Serious economists agree that fair, affordable tax policies are needed to produce jobs, surpluses and a strong middle class. Yet like the Bush cuts of 2001, the LePage tax shifts of the last two years are taking Maine dramatically in the wrong direction.
That is why I was disappointed to see my friend and colleague, Sen. Roger Katz, R-Augusta, baselessly attacking Democrats for “selective amnesia” regarding the massive, overall tax shift enacted recently at the State House.
Sen. Katz mentions cuts to income taxes, but that only tells part of the story. An excellent lawyer, he selectively describes the impact of one tax measure, yet forgets the impact of more than 50 other tax bills he helped enact. As any Mainer knows, you don’t measure a forest by describing a single pine.
So here is the big picture: Maine’s middle class and working families are in for a world of hurt, while a select few are in for a major new tax windfall.
According to Maine Revenue Services, when you look at all state and local taxes (income tax, sales tax, property tax, etc.) a single, minimum-wage parent making $12,000 a year pays 17 cents on each dollar, while someone making more than $350,000 a year pays 10 cents on each dollar.
In other words, the single parent pays nearly twice the overall, state and local tax rate paid by those making hundreds of thousands a year or more.
This is neither the American way nor the Maine way. In the town where I grew up, we think people should pitch in according to their ability. We don’t wait for our neighbor to stack two hay bales every time we stack one. If we did, we’d never get our hay in.
Yet thanks to failed, trickle-down policies first in Washington and now in Augusta, the economic shift is getting even worse. Due to the many tax measures passed by the 125th Legislature by the majority, the few making $350,000 and up will receive an income tax cut of $3,000 next year. In future years, this windfall will increase to over $24,000 per year.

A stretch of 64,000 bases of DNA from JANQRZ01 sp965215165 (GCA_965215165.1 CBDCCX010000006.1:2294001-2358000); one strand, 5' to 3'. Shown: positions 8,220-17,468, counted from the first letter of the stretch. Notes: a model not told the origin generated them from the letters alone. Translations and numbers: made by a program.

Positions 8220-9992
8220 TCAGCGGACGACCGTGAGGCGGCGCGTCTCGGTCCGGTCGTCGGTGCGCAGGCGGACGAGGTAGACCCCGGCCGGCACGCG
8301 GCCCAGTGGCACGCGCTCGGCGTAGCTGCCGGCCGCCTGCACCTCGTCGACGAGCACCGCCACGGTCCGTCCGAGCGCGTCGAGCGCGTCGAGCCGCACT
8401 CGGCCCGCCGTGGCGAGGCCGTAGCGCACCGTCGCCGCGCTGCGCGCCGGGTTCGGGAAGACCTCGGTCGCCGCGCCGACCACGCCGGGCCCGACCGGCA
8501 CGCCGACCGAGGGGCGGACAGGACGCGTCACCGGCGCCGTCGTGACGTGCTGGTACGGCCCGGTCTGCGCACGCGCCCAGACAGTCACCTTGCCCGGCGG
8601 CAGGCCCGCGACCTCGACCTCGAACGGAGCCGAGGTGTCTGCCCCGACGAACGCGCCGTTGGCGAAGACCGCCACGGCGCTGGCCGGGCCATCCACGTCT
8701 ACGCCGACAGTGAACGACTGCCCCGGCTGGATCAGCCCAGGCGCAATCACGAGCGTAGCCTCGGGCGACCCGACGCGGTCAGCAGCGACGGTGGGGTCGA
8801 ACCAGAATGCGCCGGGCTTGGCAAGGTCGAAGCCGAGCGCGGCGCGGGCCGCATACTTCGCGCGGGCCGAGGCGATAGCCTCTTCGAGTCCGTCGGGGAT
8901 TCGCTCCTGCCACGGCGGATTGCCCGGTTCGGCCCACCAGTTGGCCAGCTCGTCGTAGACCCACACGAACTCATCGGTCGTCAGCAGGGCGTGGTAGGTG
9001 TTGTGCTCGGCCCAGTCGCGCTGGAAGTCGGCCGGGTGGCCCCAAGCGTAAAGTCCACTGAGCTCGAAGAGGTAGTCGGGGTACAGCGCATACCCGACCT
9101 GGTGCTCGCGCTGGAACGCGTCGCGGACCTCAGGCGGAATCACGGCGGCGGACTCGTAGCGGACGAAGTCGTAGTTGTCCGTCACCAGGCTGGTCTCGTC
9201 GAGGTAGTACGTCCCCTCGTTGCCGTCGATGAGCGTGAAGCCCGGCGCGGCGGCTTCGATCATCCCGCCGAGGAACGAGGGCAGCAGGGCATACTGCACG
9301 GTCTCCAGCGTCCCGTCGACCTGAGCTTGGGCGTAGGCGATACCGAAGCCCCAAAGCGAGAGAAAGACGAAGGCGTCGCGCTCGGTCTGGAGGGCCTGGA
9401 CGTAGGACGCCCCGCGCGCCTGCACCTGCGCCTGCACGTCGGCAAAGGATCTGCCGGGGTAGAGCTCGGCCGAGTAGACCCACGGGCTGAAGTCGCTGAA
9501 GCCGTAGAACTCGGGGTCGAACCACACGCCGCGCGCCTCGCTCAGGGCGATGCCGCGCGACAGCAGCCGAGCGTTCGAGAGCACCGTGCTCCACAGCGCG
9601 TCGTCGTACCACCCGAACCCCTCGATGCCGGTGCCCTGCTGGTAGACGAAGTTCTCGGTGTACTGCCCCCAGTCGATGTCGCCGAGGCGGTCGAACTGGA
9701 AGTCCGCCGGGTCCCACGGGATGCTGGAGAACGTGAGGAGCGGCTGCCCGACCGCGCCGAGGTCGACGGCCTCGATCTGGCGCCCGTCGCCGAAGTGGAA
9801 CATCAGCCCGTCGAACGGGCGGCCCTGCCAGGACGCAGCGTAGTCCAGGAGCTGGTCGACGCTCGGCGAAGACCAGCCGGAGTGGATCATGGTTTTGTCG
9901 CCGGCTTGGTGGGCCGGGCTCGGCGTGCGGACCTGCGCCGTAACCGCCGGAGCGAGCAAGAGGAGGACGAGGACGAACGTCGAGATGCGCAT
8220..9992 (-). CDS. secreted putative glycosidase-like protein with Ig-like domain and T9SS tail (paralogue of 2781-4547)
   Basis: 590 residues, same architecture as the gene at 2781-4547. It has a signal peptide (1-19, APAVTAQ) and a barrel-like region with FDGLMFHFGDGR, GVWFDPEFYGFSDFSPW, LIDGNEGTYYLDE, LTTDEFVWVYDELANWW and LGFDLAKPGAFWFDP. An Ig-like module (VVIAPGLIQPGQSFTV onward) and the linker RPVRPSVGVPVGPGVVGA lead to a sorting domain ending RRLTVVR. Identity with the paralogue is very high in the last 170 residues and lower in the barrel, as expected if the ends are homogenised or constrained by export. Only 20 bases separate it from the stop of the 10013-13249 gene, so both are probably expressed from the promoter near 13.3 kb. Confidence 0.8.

In contrast, the single parent and tens of thousands of similar Maine households will receive an annual income tax cut of $8 a year, growing in future years to less than $9. At the same time, they will receive a property tax increase starting in the hundreds.
Because middle-class and working families typically put their equity into their home, they are especially hard hit by this unfair shift to property taxes.
The shift is real, is growing, and was passed over the objections of Maine towns, cities and schools. Enacting over 50 tax-related bills in all, the GOP-controlled Augusta has so far paid for just over a tenth of the total long-term tax cuts it has set in motion. The rest, like a mortgage paid by credit card, has been left to future leaders and taxpayers.
Of the fraction actually paid for, $150 million over two years, more than two-thirds was shifted away from funding for Maine towns and property tax refunds. Though it has only begun, the “largest tax shift in Maine history” has already cost thousands of Maine homeowners and renters more than $400 apiece. Maine’s families, schools and towns can expect a far greater pinch as the future payments come due.
At every turn, Democrats offered alternatives that were rejected. For instance, every House Republican present voted against my compromise plan for the biennial budget: give tax cuts to 16,000 more Maine families overall, while reducing the top-earner tax cuts. The compromise involved no new taxes or costs, and would have helped every Mainer by restoring funding to towns and to property tax and rent reductions.
The largest tax shift in Maine history will benefit a handful in the short run, while hurting us all in the long run. In 2013 it is my hope that we can restore balance, put partisanship aside and focus instead on measures that restore economic equality and strength to the state we call home.
Rep. Seth Berry, D-Bowdoinham, is the lead Democrat on the Taxation Committee. He represents Bowdoin, Bowdoinham, Richmond and the Unorganized Territory of Perkins Township.